BOB Keiller, the former chief executive of engineering services giant Wood Group, has been drafted in to spearhead a campaign to revive Aberdeen’s most famous high street.

Mr Keiller has been named as the figurehead for Our Union Street, a community-led organisation that will strive to attract new businesses and people to the Granite Mile. It hopes to turn around the fortunes of a once-thriving thoroughfare that has seen its fortunes decline in recent years amid challenges in the retail industry and the ups and downs of the oil and gas industry.

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Our Union Street is in the process of raising funds to establish its own premises on the street and is inviting views from people who wish to see improvements in the city centre, with a website set up to allow residents and businesses to share their thoughts.

Mr Keiller, a former chairman of Scottish Enterprise who was part of the team that rescued Glencraft in 2009, said: “Union Street is not what it used to be, it’s not what it should be, and it’s not what it can be.

“People care about the state of Union Street; they care that many retail units sit empty and uninviting, they care about graffiti, litter, dirty buildings, weeds growing on balconies and the general upkeep of the street.

“They want Union Street to be a safe, busy, energetic, thriving thoroughfare that compares favourably with the best of UK’s small cities. And they want somebody to take responsibility for addressing these challenges and improving the street; a consistent, concerted effort with plans, actions, and progress.

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“To date, there has been no single body that has the remit to take on these challenges and opportunities. That’s what the brand-new organisation is for.”

The not-for-profit Our Union Street has been set up by Aberdeen & Grampian Chamber of Commerce, Aberdeen Inspired, Aberdeen City Council and Opportunity North East, with additional support from Shell, which recently relocated to the street. They approached Mr Keiller, who will provide his services for free, as a unifying and collaborative figure to lead the project. He will recruit a group of volunteers to work together to help arrest decades of decline in the city centre.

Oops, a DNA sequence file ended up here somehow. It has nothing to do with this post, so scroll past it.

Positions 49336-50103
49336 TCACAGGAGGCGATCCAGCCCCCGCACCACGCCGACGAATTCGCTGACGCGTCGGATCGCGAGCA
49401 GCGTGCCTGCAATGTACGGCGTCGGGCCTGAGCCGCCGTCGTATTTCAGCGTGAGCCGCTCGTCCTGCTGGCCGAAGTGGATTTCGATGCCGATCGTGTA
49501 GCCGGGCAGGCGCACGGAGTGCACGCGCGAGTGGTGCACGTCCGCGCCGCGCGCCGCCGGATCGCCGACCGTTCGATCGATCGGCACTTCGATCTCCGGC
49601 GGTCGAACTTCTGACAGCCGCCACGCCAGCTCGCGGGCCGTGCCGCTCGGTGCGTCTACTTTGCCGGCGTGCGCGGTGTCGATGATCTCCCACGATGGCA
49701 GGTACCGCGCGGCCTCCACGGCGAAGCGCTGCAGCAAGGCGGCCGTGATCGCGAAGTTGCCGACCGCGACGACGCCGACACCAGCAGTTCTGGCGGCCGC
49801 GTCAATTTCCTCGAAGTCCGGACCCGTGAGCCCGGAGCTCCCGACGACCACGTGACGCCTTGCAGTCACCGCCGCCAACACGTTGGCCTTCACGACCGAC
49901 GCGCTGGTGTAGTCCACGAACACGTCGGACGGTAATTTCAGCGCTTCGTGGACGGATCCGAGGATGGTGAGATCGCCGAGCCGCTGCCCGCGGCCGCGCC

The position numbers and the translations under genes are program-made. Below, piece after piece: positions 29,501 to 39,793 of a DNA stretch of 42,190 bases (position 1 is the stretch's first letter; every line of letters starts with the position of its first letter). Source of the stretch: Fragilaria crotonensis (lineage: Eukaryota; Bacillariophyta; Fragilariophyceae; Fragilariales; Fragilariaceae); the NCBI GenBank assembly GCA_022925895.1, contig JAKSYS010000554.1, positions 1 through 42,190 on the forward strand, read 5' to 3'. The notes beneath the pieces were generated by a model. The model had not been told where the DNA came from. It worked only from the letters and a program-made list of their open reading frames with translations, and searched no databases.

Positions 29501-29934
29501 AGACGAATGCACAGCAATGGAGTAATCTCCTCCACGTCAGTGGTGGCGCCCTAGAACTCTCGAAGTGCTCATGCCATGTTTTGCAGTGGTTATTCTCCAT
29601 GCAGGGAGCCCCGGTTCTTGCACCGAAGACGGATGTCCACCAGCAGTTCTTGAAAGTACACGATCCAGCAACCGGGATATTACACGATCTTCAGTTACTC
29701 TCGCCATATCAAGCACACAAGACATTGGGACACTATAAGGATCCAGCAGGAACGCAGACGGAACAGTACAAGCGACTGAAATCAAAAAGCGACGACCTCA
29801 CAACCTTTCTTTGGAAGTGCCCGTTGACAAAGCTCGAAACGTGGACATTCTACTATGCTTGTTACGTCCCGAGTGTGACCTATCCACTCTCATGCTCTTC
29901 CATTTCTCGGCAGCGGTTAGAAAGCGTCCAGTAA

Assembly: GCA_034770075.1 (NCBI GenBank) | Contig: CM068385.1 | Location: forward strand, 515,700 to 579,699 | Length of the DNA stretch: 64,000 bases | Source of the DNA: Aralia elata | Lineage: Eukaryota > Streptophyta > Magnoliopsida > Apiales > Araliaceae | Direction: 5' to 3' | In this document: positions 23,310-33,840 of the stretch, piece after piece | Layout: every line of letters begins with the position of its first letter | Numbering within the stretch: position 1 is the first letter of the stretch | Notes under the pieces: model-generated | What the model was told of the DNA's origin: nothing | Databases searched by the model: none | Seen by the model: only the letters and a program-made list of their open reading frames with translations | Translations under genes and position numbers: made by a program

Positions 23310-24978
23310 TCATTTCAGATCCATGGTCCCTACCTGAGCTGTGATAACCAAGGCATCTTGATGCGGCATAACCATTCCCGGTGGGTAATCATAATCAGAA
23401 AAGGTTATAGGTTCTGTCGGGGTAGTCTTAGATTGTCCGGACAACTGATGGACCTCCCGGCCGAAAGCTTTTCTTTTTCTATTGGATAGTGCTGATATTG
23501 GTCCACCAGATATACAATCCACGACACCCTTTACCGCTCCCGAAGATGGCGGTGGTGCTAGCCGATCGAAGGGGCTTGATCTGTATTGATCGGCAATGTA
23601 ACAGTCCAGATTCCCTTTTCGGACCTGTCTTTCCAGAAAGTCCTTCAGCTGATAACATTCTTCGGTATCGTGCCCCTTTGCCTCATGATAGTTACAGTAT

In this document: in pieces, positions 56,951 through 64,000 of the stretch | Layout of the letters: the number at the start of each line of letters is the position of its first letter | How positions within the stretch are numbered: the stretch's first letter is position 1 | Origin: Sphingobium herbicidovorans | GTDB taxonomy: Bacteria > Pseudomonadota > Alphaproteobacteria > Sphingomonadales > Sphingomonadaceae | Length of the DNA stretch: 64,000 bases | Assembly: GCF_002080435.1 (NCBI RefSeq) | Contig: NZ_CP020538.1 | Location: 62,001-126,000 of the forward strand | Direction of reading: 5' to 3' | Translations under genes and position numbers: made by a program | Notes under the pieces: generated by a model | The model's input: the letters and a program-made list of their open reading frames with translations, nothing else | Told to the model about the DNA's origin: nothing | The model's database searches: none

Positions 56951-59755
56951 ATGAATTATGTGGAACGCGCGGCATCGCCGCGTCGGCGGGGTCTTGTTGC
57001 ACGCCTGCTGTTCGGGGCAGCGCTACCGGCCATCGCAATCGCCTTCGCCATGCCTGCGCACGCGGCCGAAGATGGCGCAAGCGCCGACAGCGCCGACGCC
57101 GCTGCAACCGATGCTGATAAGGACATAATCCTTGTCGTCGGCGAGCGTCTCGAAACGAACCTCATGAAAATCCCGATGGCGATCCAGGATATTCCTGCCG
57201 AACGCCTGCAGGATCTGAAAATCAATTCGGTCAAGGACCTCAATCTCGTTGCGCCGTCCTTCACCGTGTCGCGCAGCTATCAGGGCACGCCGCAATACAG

Mr Keiller said: “I want to help because I care - I want Aberdeen to have a vibrant and clean Union Street.

"I don’t own any property on Union Street, I don’t have any interest in any businesses that operate on Union Street and I am not looking to gain anything.

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 “I have not stepped forward because it sounds easy - I have chosen to get involved because it will be hard.

 “We cannot go back in time and change shopping habits, or change decisions that have been made in the city centre. We can only start from now and make changes that improve the future.”

Our Union Street noted that there are currently 47 vacant units on Union Street that it will aim to begin filling.

Mr Keiller added: “So far, we think that our priorities should be focussed on filling the empty retail units – supported by the council’s £500,000 investment in its empty shops plan – and, in the meantime, making the empty units look less abandoned and unloved.

“We also think that the upkeep of the street – the buildings, the pavements, the street furniture – could all be improved, something which was highlighted numerous times at the recent Union Street summit.”